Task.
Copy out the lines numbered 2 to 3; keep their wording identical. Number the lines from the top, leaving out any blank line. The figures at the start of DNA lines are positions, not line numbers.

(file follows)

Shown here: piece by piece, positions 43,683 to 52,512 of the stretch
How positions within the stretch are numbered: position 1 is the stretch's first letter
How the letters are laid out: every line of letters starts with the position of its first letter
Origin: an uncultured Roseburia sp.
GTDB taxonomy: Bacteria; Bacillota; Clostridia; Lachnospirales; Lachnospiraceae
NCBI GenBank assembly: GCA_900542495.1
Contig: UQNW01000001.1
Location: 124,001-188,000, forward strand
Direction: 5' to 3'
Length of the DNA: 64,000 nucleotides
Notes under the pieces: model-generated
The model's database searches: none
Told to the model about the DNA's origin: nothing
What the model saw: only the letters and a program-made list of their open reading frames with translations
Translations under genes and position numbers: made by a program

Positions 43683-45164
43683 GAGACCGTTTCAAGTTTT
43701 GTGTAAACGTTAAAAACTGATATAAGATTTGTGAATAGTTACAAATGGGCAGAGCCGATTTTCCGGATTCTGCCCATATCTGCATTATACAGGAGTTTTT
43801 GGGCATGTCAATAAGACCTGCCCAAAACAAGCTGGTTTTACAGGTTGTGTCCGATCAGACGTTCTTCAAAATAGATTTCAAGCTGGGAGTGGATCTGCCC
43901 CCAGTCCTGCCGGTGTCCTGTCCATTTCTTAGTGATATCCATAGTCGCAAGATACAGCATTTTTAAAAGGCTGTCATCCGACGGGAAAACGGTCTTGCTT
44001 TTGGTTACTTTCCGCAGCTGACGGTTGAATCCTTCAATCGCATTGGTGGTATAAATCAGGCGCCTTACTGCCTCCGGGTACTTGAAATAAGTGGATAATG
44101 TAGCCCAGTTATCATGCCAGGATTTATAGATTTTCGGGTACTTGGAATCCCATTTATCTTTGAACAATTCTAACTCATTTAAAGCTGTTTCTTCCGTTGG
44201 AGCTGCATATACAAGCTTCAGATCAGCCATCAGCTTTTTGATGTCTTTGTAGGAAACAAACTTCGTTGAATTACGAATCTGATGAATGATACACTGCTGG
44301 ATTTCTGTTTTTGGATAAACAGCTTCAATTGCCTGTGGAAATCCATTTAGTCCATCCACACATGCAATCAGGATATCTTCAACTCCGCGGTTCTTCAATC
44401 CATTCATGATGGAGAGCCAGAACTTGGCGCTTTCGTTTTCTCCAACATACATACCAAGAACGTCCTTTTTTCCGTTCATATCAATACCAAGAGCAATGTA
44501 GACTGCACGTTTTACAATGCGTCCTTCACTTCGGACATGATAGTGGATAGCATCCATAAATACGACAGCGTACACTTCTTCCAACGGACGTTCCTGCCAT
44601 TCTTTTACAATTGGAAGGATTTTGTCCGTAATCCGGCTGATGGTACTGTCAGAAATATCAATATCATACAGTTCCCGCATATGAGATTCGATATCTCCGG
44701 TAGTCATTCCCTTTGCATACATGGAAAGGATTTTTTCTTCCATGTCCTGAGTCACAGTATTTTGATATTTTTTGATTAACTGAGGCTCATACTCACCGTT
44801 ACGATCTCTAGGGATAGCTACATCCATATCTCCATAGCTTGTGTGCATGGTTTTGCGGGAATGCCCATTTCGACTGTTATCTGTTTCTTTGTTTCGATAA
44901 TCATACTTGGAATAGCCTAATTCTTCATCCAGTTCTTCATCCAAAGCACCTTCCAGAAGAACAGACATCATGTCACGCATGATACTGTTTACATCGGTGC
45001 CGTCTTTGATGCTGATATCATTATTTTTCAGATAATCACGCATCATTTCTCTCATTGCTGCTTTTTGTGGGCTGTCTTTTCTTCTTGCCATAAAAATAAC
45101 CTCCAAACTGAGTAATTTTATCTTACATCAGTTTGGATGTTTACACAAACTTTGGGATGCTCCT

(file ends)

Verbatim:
How positions within the stretch are numbered: position 1 is the stretch's first letter
How the letters are laid out: every line of letters starts with the position of its first letter